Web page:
I am descended from a long line of powerful and strong Jewish feminists. Not all of them identify themselves as such. Some, probably hadn’t ever heard the term before. Not all of these women are directly related to me, but I am the inheritor of their life’s work and dedication to their people. And yet, I write here, proudly, that I am descended from this long line of Jewish feminists.

I include in this list both my mother and my father. Both of whom instilled in me a strong work ethic and socialist values. We all must work for the betterment of our world. We all must help maintain our house. We all must achieve our very best. I was never told that a sport belonged to any particular gender. I had barbie dolls and played with Lego. From my parents I learned a powerful message that hard work was what mattered, not your gender.

Both of my grandmothers worked full time, even with children. This was not a choice or a right that they fought for. It was a reality of their economic status. It was the reality of one of my grandmothers becoming a widow in a strange new country. My Bubba Mira, who was a Holocaust survivor from Vilna, worked for decades educating small children at the Sholem Aleichem College kindergarten. My Bubba May, on the other side of the globe, became a nurse practitioner and was, for a time, the head nurse of a Bronx based ER. Both were/are famously tough as nails. I recently asked my Bubba May for her thoughts on feminism. She didn’t really understand it. Of course women worked the same as men. Of course they should be treated the same. For working class women, this was a reality. Even her mother, my great-grandmother, had worked in the family laundry business. From these women, I learnt that you can be an equal partner in the economic world and still embrace the domestic duties of the home.

And before these women, came my great-grandmother Sonia. A rebellious young woman who attended a May Day rally barefoot when her father had hidden her shoes in an attempt to keep her from going. My Bubba May’s grandmother, for whom she was named, Mayte, convinced her father to let her choose her own husband. A successful marriage it wasn’t, but it was her choice. They taught me to follow through with your beliefs, even when they aren’t so popular.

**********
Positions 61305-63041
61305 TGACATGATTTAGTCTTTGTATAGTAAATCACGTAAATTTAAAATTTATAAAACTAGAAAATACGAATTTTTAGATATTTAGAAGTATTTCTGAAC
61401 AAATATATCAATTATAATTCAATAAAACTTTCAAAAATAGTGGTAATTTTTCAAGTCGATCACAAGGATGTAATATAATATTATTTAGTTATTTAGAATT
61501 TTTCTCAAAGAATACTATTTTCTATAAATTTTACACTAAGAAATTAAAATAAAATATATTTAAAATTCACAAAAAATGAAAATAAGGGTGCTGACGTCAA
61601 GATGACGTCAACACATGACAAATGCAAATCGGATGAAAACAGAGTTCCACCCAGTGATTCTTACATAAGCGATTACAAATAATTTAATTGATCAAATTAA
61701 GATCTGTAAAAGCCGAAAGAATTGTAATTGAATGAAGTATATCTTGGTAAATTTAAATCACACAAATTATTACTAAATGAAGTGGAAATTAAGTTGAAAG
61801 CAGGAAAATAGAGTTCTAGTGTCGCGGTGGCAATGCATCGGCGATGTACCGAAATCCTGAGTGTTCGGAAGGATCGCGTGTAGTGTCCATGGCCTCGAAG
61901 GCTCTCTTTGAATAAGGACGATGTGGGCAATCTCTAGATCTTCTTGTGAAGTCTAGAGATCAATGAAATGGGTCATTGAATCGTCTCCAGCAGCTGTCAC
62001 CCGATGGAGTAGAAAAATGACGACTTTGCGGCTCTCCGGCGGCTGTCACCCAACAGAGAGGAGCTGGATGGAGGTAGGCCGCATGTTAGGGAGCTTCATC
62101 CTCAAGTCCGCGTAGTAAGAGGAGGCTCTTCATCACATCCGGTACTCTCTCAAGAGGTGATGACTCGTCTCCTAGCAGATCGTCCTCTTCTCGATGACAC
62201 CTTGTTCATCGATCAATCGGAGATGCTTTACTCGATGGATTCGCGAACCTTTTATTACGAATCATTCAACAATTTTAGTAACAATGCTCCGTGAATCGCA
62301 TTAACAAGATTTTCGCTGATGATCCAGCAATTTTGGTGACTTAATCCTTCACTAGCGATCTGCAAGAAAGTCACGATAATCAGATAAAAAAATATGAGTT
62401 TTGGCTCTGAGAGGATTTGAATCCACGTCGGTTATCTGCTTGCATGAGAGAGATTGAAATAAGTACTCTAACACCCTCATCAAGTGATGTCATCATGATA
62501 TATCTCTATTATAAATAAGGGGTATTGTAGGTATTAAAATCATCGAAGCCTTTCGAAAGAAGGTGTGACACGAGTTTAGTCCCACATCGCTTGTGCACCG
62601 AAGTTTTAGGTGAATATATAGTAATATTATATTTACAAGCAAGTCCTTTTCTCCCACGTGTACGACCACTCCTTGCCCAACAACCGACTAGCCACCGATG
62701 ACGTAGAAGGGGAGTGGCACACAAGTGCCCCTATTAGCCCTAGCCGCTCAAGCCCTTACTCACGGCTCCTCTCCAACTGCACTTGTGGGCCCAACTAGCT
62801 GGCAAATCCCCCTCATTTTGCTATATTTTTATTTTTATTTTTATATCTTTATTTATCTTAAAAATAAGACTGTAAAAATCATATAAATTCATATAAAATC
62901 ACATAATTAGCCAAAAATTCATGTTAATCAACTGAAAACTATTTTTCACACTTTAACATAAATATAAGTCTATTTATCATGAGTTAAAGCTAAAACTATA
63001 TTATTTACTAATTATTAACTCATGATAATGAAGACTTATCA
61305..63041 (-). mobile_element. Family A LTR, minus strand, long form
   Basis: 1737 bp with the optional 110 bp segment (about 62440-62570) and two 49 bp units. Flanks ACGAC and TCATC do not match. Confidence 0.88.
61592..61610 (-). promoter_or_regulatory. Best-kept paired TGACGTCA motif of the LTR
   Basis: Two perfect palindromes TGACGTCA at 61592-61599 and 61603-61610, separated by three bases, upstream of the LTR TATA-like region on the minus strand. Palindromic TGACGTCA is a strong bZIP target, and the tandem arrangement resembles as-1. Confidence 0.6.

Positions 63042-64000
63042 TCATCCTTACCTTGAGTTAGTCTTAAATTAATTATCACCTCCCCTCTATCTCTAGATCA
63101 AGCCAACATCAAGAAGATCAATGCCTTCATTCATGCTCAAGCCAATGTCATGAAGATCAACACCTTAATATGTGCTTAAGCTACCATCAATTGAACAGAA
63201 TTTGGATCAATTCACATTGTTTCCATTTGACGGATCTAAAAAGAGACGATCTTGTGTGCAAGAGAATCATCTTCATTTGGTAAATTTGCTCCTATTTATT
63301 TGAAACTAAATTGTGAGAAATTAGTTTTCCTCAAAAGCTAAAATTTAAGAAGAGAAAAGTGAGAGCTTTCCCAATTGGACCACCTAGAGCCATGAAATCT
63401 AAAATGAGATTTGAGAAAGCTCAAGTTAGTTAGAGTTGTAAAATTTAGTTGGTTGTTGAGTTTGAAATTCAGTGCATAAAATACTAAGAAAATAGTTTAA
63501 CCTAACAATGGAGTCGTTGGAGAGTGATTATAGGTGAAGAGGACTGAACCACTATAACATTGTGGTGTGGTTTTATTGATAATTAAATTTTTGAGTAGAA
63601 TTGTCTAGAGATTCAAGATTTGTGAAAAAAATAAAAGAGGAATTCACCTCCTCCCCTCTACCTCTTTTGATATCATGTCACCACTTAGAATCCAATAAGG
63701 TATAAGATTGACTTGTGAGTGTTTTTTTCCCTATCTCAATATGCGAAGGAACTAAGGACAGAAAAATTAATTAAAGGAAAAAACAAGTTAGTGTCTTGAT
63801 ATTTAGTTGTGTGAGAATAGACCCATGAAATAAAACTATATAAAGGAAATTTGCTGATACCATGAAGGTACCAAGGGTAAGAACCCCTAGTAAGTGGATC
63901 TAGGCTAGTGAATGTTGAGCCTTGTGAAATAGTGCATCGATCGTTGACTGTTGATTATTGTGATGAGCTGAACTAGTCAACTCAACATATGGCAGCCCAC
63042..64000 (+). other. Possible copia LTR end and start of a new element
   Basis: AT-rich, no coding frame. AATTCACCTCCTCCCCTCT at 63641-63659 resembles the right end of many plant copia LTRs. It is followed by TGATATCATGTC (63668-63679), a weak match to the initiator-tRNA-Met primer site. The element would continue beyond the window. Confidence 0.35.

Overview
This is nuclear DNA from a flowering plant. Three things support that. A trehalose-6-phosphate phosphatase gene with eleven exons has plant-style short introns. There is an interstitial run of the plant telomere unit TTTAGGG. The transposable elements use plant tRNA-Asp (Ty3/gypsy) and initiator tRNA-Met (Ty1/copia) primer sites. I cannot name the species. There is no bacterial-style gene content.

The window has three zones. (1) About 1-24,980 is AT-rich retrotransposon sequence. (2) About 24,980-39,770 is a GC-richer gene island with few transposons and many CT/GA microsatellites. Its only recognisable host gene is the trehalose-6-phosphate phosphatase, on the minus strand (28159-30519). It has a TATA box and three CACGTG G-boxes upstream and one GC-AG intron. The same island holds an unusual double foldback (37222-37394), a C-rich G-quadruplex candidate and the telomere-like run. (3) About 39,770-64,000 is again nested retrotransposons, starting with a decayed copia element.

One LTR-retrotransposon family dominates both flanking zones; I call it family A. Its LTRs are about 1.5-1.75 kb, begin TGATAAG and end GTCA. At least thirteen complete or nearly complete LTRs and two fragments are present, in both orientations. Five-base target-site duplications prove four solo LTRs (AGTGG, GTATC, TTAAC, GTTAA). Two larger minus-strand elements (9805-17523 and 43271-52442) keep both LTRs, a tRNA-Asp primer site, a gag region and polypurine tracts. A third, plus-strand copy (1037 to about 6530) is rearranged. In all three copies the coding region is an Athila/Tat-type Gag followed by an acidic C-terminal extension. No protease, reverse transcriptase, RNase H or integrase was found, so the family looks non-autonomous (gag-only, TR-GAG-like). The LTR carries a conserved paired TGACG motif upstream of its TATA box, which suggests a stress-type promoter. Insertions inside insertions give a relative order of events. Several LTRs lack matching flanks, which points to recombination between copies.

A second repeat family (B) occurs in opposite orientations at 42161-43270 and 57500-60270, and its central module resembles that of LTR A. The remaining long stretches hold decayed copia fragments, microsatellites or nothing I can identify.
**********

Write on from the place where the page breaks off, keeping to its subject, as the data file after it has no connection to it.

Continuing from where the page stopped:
Pati Srednitskaya Kremer was one of the original Bundistkes. Married to Arkady Kremer, one of the founders of the Jewish Labor Bund, Pati was a revolutionary in her own right. She missed the founding of the Bund, only because she herself had recently been arrested for revolutionary activities. She also focused her attention on education. She worked to educate working class men and women, who otherwise would never be given the opportunity. She understood that knowledge was power. This message I carry with me.

I am descended from Ruth Bader Ginsburg. A woman who stands up for those who need her. A woman who takes pride in her appearance and takes great care with her health. A woman who walks around with a tote bag, with her own face on it. A picture of confidence and self- assuredness that comes with her vast knowledge and experience. From her I learnt about the power of self-confidence, even in the face of utter, utter stupidity.

I am descended from these people. From all of them. Each a strong and independent person, who were and are so proud of their Jewish identity. The fight for equality doesn’t mean ignoring that which makes you different. I carry their messages forward with me. I carry them, when I feel guilty about my messy house. I carry them when I feel guilty for asking my husband to cook dinner because I still have a bit more work to do. I carry them when I get recognition for my work and my ideas. I carry them whenever I make a choice for myself that they may not have had the luxury to make.

I look forward to, one day, passing their messages forward and hopefully adding my own message to the mix. My own message of the importance of insisting that your own voice be heard and to use your voice for those who cannot be heard.

Article by Author/s
Feygi Phillips
Feygi Phillips grew up in a Yiddish speaking household in Melbourne. She graduated from Monash University with a Bachelor of Arts/Education in 2008 and from the Jewish Theological Seminary of America with a Masters of Modern Jewish Studies in 2011. She has dedicated her life to Jewish education and lives in Melbourne with her husband, Zac.

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